Publication in 2014 – Cultuur in de Spiegel (Netherlands)
‘Culture in the mirror’ was an extensive research programme, led by professor Barend van Heusden of the Groningen University in the Netherlands and in cooperation with 14 primary and secondary schools. The research started with a few basic question: What is (the content of) cultural education? Why is it important? How does it relate to the school curriculum and the other courses? How could you make it meaningful for pupils? This research aims at developing a theoretical framework for a culture education curriculum and to translate this framework into an outline and tools, that allow teachers and schools to develop a culture education curriculum which fits their specific needs.
The theoretical framework is quite complex. In a nutshell:
Culture in the Mirror starts from a broad definition of ‘culture’. This is culture: the cognitive process in which memories are used to deal with an ever-changing actuality. Only human beings are able to bridge the gap between memory and daily reality - because the reality is constantly new for us - by using four cognitive strategies:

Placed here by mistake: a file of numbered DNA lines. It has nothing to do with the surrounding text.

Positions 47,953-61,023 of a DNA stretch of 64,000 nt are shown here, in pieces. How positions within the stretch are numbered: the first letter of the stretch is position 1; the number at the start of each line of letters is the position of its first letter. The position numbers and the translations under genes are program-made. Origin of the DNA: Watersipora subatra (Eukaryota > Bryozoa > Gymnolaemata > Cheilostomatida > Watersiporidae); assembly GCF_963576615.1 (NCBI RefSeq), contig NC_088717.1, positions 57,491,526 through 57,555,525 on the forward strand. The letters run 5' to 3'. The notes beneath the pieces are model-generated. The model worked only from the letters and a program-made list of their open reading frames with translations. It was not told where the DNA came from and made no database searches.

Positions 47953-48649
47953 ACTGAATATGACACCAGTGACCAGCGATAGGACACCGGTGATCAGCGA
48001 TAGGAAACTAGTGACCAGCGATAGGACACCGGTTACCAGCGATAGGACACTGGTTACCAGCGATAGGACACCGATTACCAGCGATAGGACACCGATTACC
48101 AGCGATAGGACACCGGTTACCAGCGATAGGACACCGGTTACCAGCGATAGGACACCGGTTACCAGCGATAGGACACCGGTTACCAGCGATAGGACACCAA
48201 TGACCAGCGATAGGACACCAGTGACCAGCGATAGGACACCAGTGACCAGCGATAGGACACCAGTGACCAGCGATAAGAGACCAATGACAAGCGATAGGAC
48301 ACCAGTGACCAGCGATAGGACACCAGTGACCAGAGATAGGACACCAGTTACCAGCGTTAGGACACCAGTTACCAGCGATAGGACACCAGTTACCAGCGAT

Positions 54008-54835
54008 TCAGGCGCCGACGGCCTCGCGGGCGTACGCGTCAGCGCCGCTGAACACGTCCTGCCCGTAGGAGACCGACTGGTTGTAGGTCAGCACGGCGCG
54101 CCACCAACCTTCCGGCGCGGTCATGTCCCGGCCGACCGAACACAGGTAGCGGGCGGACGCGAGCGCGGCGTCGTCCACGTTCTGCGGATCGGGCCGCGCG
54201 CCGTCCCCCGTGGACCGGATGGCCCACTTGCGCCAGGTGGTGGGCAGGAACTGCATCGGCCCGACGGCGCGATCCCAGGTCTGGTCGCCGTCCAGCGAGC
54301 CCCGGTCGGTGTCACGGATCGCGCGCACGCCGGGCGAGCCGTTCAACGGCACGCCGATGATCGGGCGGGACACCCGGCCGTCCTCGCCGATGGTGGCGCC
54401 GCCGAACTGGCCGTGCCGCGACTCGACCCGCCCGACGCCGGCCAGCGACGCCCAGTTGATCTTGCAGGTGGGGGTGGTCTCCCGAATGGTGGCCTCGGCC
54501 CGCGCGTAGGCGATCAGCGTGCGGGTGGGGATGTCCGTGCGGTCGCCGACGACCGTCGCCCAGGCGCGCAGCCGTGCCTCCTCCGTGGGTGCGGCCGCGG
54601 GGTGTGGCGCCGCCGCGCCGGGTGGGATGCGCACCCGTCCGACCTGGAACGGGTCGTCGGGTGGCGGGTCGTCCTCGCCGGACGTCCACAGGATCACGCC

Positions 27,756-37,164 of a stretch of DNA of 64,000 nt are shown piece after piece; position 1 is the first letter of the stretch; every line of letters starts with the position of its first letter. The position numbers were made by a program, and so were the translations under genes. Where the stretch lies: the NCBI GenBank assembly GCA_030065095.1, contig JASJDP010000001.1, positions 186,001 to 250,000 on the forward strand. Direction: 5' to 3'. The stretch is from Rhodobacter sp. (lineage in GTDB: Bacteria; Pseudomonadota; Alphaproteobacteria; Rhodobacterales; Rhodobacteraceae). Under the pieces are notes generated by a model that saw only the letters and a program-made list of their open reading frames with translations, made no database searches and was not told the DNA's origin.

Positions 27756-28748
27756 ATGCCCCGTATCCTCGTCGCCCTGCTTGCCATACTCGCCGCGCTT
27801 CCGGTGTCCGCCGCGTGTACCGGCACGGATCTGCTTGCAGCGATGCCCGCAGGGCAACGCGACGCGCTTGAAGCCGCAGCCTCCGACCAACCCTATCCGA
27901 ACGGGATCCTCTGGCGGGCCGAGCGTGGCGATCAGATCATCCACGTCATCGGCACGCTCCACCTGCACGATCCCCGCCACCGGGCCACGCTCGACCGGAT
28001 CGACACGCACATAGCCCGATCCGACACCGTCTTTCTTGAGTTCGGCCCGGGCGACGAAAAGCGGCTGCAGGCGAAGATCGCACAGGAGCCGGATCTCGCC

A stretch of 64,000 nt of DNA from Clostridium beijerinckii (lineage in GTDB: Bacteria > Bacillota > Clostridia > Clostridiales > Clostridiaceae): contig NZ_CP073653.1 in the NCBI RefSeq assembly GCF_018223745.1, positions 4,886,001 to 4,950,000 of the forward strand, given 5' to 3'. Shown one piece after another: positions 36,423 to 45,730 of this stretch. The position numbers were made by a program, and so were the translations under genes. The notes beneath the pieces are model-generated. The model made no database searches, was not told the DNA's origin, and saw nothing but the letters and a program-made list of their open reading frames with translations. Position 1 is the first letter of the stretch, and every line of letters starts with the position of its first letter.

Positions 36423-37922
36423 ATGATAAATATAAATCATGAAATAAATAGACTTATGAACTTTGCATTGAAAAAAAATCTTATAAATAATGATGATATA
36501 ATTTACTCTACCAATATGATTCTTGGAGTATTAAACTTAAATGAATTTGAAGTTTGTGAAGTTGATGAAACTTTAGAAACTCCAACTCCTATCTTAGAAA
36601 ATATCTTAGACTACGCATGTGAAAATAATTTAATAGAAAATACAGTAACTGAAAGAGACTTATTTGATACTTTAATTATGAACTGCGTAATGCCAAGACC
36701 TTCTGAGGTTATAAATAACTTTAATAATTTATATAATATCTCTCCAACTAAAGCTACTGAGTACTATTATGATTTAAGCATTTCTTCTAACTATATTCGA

- Perception: experience, remember, know, recognise, observe
- Imagination: invent, create, play, imagine, put oneself in someone else’s situation
- Conceptualisation: interpret, label, name, estimate, evaluate, classify
- Analysis: explore, connect, think logically, test
Culture in the mirror also uses culture in a more narrow sense: about culture itself, referring to cultural self-consciousness or metacognition: culture in a mirror. They state that cultural self-consciousness is essential because it provides the basis for conscious action. Culture education (the arts, history, the study of society, philosophy) therefore has an important task in teaching and developing cultural self-consciousness, in all its dimensions and aspects. For the arts: the arts itself is not the centre, but what arts can do – it helps pupils to develop their cultural self-consciousness.
In Culture in the Mirror creativity, imagination, is seen as a major ingredient of any successful cultural education programming. The ability to use memories in a non-obvious way is a creative process. So a creative person is someone who can bridge the difference between memory and reality in a new and unlikely way – for example by developing new techniques or calling things differently .
More about Culture in the mirror: www.cultuurindespiegel.nl